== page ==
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66% worry that a recession is coming. What concerns each generation the most


A customer shops at a Kroger grocery store on July 15, 2022 in Houston.

Brandon Bell | Getty Images

While experts debate whether the US is on the brink of an economic recession, many Americans are already preparing for a recession.

So far, 66% of Americans worry that a major recession is just around the corner, compared with 48% who said the same a year ago, according to a survey by North American life insurer Allianz.

One important reason is that people fear high inflation, which has pushed up the prices of goods and services.

The survey found that 82% worry that inflation will negatively affect their purchasing power in the next six months. Moreover, the same number of respondents said that they expect inflation to worsen in the next 12 months.

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At the same time, 71% said that their wages are not keeping up with the increase in costs.

(Allianz Life conducted an online survey in June and surveyed just over 1,000 people.)

Data released last week by the US Commerce Department only fueled fears of a recession, with gross domestic product falling for the second straight quarter, a traditional sign of a recession.

However, Art The White House quickly rejected it speculation that a recession is already here, and President Joe Biden citing record low unemployment, among other factors.

According to government data released last week, consumer spending rose 1.1% in June due to higher inflation.

Still, as fears of a recession mount, it may already be forcing Americans to change the way they handle their money.

Why the recession may be caused by consumers

According to Jonathan Pingle, chief U.S. economist at UBS, consumer spending has remained fairly flat over the past seven months, even with the latest data.

Households were in good shape at the start of the year with excess savings and strong gains in the labor market. But then high gas prices and rising interest rates were combined.

“Overall, it’s just proven that the trajectory of consumer spending is much weaker than I think most people expected,” Pingle said. “Where we’re sitting right now is a bit of a stretch for the economy.”

The big question that experts are debating right now is whether the country is in a recession.

The UBS model currently has a 40% chance of a recession in the next 12 months. The slowdown in GDP in the first quarter had some “really noisy” components in payback for a strong fourth quarter in 2021, Pingle said, making the reason for the quarter-on-quarter drop still unclear.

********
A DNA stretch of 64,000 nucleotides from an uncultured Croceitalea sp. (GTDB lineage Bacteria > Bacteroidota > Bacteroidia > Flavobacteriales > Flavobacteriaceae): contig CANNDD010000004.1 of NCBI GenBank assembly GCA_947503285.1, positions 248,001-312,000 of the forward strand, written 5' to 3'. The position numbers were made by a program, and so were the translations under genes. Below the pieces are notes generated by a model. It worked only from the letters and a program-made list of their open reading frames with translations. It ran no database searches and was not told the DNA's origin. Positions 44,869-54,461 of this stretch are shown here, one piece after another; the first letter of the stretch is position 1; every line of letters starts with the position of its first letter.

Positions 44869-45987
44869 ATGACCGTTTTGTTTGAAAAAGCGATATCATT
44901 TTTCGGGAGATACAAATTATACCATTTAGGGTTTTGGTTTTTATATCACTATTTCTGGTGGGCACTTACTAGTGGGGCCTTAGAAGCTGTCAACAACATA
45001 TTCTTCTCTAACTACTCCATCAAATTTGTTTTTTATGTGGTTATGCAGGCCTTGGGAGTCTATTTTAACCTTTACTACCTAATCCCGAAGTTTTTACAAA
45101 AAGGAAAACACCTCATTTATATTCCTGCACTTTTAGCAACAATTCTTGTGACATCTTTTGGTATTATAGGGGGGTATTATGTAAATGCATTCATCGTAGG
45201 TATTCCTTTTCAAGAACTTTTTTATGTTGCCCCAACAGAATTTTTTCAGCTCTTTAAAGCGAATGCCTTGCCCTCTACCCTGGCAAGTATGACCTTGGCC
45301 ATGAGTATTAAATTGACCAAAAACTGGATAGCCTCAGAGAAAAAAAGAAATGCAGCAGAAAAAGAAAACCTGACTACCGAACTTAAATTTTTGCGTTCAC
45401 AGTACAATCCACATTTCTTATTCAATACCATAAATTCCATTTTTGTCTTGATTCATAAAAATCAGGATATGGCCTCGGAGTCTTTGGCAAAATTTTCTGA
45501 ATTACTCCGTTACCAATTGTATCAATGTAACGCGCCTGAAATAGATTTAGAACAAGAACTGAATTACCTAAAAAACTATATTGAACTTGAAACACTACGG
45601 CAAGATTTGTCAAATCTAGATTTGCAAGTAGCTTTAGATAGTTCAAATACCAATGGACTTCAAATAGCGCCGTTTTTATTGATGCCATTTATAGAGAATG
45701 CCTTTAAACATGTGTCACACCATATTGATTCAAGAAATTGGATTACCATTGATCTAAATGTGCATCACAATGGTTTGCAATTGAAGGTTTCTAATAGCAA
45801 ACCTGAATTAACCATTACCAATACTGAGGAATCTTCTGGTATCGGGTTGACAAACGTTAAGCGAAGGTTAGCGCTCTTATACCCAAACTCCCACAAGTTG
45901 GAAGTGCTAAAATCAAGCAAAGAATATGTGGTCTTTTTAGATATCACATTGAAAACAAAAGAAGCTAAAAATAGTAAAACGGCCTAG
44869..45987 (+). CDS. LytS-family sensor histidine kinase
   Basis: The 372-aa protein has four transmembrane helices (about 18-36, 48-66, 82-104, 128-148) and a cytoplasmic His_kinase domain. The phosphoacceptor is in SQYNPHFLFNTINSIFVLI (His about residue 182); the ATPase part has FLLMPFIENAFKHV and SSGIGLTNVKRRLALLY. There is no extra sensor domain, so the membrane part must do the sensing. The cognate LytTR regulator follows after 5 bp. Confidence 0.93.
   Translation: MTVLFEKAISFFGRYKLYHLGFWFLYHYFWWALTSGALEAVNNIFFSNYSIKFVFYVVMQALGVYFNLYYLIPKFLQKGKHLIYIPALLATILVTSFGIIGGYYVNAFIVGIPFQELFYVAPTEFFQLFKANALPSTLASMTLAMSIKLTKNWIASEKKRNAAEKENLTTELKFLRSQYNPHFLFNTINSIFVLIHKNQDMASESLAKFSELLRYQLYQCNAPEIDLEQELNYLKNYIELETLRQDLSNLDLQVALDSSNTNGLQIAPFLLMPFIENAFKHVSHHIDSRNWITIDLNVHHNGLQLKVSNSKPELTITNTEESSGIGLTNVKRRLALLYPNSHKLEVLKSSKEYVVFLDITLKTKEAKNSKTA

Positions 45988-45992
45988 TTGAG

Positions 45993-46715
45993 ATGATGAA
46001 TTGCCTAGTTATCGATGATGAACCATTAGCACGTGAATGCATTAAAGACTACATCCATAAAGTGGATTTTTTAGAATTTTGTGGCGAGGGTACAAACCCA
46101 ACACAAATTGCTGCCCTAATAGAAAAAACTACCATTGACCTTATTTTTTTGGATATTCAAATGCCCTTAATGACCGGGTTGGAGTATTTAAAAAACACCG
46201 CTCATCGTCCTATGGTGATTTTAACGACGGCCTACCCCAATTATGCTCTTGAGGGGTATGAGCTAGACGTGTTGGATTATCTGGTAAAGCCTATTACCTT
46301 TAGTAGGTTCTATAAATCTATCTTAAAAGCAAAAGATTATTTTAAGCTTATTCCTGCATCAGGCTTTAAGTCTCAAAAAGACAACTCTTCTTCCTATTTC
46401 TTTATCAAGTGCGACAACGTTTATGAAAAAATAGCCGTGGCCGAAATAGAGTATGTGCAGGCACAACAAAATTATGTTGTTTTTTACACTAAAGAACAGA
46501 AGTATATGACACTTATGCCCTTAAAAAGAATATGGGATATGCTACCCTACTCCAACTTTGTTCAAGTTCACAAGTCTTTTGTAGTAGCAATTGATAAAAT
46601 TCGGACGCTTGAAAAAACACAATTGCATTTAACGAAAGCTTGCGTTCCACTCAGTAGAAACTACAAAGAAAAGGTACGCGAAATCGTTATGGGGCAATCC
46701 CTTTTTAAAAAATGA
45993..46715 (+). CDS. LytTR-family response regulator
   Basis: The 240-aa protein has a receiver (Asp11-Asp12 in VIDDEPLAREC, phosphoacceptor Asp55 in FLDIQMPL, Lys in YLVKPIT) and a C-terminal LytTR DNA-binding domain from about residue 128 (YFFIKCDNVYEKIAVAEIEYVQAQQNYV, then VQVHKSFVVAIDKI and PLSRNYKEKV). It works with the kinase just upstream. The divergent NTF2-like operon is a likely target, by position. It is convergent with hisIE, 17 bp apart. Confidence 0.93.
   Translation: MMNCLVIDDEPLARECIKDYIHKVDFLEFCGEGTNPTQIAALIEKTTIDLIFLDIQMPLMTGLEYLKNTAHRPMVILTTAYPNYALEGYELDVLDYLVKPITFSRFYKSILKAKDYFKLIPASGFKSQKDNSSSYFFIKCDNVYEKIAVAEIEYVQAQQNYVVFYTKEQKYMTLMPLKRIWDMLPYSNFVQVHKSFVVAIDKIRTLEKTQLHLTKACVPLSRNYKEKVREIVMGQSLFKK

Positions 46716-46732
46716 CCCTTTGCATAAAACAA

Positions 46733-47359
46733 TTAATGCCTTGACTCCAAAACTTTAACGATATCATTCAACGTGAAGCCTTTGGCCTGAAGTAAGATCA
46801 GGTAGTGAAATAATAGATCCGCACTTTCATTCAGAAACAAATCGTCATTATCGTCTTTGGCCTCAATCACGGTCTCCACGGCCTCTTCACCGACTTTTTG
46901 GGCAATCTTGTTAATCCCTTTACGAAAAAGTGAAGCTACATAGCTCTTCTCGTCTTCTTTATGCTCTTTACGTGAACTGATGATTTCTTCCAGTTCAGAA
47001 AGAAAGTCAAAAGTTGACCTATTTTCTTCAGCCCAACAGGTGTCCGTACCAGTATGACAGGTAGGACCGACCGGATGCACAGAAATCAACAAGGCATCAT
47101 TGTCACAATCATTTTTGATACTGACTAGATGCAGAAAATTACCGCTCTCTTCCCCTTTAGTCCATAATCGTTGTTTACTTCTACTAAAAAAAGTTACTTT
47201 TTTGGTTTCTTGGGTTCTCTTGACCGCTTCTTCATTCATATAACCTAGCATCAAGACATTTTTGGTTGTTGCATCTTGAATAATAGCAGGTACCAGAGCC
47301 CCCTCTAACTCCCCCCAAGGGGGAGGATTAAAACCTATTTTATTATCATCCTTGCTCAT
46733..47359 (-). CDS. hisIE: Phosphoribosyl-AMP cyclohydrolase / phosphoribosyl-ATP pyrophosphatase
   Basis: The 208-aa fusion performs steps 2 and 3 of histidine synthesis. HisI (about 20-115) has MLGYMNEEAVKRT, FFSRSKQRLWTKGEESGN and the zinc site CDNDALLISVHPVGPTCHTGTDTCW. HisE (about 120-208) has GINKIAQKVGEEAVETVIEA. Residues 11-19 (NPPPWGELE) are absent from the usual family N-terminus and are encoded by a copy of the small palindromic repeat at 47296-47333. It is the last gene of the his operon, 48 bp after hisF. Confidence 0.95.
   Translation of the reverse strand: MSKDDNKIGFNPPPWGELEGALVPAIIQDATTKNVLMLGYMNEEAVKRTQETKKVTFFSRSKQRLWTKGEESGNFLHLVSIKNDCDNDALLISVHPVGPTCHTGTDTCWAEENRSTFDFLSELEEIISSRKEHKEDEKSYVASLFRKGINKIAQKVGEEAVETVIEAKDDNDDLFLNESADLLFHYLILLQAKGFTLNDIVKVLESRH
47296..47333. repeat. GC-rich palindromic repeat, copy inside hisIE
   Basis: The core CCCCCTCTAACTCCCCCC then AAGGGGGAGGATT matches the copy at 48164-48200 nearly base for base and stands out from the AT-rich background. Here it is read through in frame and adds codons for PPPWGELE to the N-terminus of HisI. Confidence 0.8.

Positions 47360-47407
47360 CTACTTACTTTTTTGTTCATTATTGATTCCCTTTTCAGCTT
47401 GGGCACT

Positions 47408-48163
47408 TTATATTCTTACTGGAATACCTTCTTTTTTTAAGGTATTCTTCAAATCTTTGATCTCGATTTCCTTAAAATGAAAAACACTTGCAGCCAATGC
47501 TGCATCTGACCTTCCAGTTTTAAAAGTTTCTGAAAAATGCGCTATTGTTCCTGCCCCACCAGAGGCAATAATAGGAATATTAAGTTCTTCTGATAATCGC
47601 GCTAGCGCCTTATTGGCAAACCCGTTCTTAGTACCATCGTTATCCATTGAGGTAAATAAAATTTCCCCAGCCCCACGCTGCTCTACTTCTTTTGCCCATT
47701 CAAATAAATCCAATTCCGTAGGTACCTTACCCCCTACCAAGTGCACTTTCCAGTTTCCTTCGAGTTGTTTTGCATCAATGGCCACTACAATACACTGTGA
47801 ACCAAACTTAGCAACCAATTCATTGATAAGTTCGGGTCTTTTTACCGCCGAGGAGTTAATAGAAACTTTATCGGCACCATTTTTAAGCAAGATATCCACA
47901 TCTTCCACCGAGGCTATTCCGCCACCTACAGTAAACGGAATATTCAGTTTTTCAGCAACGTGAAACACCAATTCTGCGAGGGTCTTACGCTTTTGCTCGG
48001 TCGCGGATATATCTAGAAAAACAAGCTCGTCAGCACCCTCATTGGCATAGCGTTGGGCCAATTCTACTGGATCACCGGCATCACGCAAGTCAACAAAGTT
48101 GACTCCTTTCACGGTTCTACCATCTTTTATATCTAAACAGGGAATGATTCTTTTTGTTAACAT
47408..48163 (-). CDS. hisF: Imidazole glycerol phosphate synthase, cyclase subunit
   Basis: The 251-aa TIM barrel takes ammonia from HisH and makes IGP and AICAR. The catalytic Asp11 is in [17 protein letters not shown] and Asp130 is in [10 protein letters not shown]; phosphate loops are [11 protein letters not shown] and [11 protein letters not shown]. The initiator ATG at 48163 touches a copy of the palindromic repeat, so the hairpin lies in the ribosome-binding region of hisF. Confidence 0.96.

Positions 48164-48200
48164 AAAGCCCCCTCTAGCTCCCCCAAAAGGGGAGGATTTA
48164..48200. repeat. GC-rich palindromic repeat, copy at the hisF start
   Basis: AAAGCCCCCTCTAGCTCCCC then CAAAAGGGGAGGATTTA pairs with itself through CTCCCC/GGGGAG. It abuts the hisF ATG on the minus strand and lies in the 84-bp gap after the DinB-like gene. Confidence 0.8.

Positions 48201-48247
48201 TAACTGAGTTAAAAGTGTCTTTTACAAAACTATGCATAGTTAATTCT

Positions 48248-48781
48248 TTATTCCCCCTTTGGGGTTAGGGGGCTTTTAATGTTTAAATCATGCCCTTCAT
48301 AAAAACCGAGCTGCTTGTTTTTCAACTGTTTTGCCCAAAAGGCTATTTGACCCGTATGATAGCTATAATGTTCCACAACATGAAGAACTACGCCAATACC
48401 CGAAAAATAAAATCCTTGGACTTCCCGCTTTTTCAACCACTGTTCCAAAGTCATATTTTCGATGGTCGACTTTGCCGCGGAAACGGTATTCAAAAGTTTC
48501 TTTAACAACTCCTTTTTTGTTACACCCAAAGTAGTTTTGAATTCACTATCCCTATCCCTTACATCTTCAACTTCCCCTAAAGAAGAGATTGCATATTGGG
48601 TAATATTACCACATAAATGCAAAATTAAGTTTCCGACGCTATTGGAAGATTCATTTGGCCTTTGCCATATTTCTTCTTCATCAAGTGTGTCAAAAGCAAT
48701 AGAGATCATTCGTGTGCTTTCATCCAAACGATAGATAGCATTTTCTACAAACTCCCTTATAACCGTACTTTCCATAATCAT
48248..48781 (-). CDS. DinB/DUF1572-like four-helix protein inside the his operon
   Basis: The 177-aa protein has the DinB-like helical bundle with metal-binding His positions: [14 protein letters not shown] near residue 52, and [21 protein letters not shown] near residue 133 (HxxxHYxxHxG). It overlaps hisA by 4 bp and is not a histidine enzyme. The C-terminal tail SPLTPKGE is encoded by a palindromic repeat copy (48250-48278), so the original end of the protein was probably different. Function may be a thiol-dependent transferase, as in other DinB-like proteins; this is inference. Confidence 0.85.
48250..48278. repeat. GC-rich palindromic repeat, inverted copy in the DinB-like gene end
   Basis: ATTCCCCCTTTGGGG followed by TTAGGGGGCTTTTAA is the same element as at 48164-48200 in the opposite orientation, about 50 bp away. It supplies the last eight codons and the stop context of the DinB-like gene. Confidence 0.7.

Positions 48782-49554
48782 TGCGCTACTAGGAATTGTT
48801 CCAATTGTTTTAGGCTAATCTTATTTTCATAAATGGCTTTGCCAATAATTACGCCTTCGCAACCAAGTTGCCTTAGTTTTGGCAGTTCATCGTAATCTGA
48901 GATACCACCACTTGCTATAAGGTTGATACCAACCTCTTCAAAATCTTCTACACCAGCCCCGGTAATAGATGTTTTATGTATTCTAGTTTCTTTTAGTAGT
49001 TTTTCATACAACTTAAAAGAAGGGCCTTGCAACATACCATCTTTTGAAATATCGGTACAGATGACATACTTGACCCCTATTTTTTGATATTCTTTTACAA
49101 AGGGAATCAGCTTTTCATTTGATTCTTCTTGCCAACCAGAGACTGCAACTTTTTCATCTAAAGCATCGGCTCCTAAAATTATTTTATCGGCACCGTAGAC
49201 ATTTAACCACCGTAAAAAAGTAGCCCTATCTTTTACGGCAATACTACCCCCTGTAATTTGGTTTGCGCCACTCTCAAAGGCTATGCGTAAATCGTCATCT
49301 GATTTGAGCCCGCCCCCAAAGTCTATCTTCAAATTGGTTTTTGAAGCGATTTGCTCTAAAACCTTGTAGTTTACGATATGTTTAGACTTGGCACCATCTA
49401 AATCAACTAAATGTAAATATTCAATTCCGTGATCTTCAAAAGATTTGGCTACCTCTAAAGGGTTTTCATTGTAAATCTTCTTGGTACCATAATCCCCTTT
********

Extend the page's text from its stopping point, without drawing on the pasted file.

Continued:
According to a recent UBS research report, a consumer-driven recession is one way the US economic downturn is unfolding. Another scenario could be caused by excessive tightening by the Federal Reserve.

If consumer spending falls, it could be a shock to confidence, Pingle said. This could be caused by households increasing precautionary savings, worrying about the future and postponing purchases.

Of course, building up savings and cutting back on spending is advice commonly given to individuals who want to limit the impact of an economic downturn on their finances.

“Pay down your debt, grow your savings and keep making those retirement contributions through the ups and downs,” said Greg McBride, senior vice president and chief financial analyst at Bankrate.com.

“In the long run, when you look back, you’ll be very glad you invested in 2022,” he said.

How recession worries differ by generation

However, a recent survey by Allianz Life found that 65% of investors say they keep more money in the market than they should due to fear of losses.

For baby boomers, the No. 1 concern cited by 73% is that they won’t be able to afford the lifestyle they want in retirement due to rising costs. That was up from 66% who cited it as a concern in the first quarter.

“A downturn like this, combined with this type of inflation for someone who’s just retired, can really deplete your assets much faster than you ever expected,” said Kelly LaVine, Allianz Life’s vice president of consumer affairs.

Gen Xers are most concerned that their incomes are not keeping up with rising spending, cited by 75% of respondents, up from 68% in the first quarter.

A recession like this, combined with this type of inflation for someone who just retired, can really drain your assets much faster than you ever expected.

Kelly Lavin

vice president of consumer ratings for Allianz Life

At the same time, fewer and fewer millennials have a financial plan to handle rising inflation. The survey found that 56% currently have such a plan, up from 61% in the first quarter.

For all people, developing a financial plan can help limit the impact of economic uncertainty, LaVine said.

“Regardless of whether you think you have enough money, there’s a financial advisor that’s right for you,” LaVine said. “And it’s never too early and certainly never too late.

“Not having a plan is the worst thing you can do,” he added.

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